The aim of the Mediterranean symposium, taking place in Nicosia today and tomorrow, will be to draw up a draft convention -- to be named the Nicosia Convention -- on the publication of archaeological findings.

    Dr Vassos Karayiorgis of the Leventis Foundation, and Savvas Hadjisavvas of the Antiquities Department, cited lack of time and money as the main causes for publication delays.

    But Karayiorgis and Hadjisavvas also spoke of the "psychological" problems faced by dig scientists fearful of releasing their findings for fear they be wrong.

    [07] Salesman remanded as share scam suspect

    By George Psyllides

    A MAN was remanded in custody yesterday accused of trying to sell non-existent shares to gullible would-be investors.

    Leontios Michael, a 33-year-old computer salesman from Kaimakli in Nicosia, was arrested when he allegedly tried to sell shares to an undercover police officer.

    Michael, who is accused of posing as a representative of the Lefkaritis and Petrolina group of companies, accepted 25,000 from the police officer for the shares, Nicosia court was told.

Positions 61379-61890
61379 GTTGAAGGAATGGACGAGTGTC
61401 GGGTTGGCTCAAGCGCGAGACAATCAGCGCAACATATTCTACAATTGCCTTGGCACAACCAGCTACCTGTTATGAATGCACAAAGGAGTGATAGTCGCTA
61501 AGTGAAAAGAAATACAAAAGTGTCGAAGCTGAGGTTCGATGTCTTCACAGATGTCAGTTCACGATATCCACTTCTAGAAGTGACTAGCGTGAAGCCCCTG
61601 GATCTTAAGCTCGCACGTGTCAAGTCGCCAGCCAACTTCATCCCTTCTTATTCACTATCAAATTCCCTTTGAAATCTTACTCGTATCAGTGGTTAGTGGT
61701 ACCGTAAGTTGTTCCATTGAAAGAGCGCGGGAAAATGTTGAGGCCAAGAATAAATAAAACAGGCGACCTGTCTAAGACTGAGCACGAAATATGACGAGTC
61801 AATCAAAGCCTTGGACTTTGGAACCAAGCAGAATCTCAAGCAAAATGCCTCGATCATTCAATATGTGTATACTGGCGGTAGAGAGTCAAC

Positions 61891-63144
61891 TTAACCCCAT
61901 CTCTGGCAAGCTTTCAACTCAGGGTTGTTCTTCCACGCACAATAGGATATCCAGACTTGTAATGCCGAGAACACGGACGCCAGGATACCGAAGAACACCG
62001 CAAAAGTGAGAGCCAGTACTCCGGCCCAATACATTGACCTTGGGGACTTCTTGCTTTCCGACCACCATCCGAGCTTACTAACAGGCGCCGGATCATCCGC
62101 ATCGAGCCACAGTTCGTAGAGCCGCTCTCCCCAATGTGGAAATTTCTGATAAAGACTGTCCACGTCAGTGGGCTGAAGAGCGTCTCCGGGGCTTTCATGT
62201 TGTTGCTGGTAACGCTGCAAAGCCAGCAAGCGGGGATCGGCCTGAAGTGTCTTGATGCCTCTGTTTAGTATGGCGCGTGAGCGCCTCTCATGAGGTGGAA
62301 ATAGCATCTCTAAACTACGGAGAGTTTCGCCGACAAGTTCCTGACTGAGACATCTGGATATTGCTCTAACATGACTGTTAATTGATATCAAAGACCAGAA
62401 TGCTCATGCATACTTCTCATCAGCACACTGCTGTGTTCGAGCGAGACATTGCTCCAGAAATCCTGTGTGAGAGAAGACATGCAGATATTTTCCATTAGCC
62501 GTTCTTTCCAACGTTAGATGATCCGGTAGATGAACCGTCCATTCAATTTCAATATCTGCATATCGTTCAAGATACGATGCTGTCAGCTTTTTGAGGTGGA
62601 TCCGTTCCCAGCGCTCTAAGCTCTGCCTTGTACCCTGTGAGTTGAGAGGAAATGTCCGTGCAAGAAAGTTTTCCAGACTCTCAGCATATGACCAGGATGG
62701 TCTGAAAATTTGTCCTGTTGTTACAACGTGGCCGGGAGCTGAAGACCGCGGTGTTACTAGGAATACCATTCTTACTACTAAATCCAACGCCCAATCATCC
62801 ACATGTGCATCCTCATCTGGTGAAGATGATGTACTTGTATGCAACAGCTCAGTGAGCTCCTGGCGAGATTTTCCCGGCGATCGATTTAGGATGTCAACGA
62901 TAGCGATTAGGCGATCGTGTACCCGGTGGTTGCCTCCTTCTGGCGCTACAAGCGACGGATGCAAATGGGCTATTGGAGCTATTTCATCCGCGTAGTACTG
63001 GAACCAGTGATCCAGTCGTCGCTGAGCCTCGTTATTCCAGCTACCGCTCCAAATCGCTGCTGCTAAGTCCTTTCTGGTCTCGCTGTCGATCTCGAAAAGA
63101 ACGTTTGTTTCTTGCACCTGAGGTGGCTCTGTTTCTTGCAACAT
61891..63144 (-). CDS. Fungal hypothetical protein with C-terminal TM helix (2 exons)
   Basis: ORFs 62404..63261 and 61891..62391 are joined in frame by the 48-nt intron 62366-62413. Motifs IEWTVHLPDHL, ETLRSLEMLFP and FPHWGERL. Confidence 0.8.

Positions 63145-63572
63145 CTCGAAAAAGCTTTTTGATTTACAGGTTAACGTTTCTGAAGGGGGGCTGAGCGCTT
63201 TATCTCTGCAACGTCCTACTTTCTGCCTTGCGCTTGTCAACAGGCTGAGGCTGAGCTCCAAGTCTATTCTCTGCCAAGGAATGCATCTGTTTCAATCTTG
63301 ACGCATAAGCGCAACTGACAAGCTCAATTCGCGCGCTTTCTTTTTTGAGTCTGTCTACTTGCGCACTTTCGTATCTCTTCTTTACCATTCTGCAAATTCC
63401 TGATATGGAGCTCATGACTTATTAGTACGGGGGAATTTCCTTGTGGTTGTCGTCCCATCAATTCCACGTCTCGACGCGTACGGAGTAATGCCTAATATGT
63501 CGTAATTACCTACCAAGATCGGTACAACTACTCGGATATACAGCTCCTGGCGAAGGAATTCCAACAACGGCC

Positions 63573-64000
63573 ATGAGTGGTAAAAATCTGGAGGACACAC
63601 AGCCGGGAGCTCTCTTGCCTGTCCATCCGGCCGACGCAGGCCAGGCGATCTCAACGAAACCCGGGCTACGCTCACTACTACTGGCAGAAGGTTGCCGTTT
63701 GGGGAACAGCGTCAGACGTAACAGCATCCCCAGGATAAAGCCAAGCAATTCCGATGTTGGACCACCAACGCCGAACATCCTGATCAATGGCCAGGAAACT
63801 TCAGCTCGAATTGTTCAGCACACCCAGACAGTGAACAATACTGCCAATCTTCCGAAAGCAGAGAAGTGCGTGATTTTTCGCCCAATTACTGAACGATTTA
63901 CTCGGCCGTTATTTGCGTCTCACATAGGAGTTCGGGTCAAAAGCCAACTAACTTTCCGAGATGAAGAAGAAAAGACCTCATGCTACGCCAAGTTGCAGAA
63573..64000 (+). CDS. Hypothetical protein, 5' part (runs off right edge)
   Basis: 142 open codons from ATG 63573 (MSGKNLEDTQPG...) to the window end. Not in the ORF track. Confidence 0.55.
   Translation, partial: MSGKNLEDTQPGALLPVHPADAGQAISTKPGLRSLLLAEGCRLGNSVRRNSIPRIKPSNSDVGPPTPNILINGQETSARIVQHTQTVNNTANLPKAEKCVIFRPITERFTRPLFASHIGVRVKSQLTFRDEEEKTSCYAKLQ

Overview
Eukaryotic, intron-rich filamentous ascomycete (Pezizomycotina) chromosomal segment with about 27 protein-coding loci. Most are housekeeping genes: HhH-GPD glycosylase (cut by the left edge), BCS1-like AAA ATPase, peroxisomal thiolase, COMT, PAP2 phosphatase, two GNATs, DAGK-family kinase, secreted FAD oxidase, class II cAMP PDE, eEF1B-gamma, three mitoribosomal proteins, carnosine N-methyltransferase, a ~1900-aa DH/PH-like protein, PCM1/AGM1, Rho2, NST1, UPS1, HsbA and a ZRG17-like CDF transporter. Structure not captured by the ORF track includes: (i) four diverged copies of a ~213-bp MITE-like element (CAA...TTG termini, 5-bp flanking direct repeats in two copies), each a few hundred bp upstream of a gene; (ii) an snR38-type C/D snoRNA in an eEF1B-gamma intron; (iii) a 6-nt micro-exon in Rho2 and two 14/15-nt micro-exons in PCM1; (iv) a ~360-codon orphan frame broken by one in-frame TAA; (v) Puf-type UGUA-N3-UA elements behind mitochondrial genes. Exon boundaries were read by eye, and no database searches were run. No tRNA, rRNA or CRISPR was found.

Lefkaritis and Petrolina have denied any involvement, saying the suspect did not act on their behalf.

    Police told the court Michael had been peddling bogus shares since August, defrauding investors of thousands of pounds.

    The suspect, police said, held meetings with potential clients at a luxury hotel in Nicosia, posing as a representative of companies preparing to go public on the stock market.

    He allegedly promised clients private placements in the offering of shares in new listed companies.

    Prices on the stock exchange have risen by more than 700 per cent since the beginning of the year, luring almost half the population into the lucrative market.

    The authorities have warned the public to be on the look-out for individuals who might seek to take advantage of the situation.

    Michael was remanded in custody for eight days.

    © Copyright Cyprus Mail 1999